Conclusion: Naturalism states morality is based in evolutionary biology. As I have shown, however, this worldview falls short of plain, common sense. Does the lumpy, bumpy gray-brain matter inside a person’s head just fire off patterns of behavior with no true meaning? Is calling morality a “biological mental-state” the best explanation for consciousness, intentional thoughts or moral sense? One does not need to be a scientist or a philosopher to see this is not the best answer to explain consciousness or moral processes. Common sense tells us differently.

It is quite self-evident that we do have intentional thoughts and actions, and innately seem to understand the difference between good and evil. There is a property of the mind, which is intentional and personal. It cannot be described biologically. It exists in the immaterial reality of the mind, our soul. Morality is not just a social construct. People at all times, all places, and all cultures have a basic sense of right and wrong. They are intentional in their thoughts and actions. Free will is evident by how we exercise moral choices—sometimes making very bad ones. These things are inherent in the human race, not derived from institutions or the luck of evolutionary chance.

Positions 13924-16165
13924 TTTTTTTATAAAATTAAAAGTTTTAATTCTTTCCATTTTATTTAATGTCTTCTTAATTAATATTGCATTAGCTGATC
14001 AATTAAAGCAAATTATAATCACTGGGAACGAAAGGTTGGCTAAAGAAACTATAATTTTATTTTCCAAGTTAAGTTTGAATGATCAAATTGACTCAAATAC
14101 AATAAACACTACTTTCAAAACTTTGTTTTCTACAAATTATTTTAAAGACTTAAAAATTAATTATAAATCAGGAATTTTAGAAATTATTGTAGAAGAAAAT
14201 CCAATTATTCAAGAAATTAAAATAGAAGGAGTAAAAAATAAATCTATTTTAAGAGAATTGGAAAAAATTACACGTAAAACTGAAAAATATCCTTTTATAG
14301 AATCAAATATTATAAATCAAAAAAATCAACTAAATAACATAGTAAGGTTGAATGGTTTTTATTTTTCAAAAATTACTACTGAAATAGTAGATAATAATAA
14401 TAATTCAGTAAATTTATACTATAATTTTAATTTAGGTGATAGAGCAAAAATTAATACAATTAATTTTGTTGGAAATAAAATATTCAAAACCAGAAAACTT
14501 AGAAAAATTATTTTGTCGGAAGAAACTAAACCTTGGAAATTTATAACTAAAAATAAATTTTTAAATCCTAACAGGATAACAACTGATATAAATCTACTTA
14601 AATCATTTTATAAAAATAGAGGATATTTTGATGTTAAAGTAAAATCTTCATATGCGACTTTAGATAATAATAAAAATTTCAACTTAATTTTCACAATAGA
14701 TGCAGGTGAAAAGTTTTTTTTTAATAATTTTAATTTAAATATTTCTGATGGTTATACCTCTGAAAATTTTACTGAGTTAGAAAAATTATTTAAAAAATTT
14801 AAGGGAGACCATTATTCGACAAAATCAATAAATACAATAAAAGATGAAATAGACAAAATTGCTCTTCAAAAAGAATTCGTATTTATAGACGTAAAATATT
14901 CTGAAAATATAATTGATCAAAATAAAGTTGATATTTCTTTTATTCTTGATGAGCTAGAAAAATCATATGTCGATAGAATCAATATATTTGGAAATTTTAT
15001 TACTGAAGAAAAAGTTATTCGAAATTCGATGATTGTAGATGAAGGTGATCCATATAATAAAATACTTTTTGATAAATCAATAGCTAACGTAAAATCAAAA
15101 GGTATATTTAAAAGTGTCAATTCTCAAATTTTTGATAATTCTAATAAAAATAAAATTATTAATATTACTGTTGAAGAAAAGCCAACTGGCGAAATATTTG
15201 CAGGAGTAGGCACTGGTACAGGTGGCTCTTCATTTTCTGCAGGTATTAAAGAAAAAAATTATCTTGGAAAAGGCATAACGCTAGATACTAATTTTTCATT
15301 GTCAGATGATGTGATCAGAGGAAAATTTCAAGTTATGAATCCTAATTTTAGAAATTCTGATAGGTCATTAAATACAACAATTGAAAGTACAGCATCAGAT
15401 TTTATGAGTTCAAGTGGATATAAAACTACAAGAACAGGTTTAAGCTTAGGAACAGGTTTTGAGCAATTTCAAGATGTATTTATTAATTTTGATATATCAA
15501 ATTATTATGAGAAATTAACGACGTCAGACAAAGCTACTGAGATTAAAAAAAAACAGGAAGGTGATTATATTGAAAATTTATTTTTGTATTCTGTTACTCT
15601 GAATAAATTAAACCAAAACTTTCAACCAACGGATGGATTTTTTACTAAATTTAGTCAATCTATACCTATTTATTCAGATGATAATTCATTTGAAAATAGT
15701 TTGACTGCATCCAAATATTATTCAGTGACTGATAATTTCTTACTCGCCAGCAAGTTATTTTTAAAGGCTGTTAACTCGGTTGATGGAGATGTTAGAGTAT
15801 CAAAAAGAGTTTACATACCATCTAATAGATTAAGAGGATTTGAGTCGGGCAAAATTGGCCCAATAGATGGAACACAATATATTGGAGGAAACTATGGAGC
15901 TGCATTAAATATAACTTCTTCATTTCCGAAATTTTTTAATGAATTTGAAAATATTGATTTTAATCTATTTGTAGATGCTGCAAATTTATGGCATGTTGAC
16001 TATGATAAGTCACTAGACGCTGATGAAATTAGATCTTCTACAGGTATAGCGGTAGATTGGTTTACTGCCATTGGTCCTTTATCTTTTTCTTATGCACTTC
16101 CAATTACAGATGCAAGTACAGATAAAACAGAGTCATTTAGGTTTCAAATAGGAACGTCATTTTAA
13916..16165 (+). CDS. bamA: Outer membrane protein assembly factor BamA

The problem of evil is real, and we should never minimize people’s pain, but evil actually proves God exists because without Him, no objective moral values or duties would exist. Moral objectives are grounded in the character of God, His goodness and His love. Since people have gone their own way, it’s our disobedience that causes evil.




Author’s note: I have no desire to debate Sam Harris, or anyone for that matter, in “real” life. I am not trained in debating or have the necessary PhD to qualify. I just did this blog as an exercise to see how I would handle these issues in a more friendly-style, with a bit of humor thrown in.





  1. Chip Salonna January 5, 2017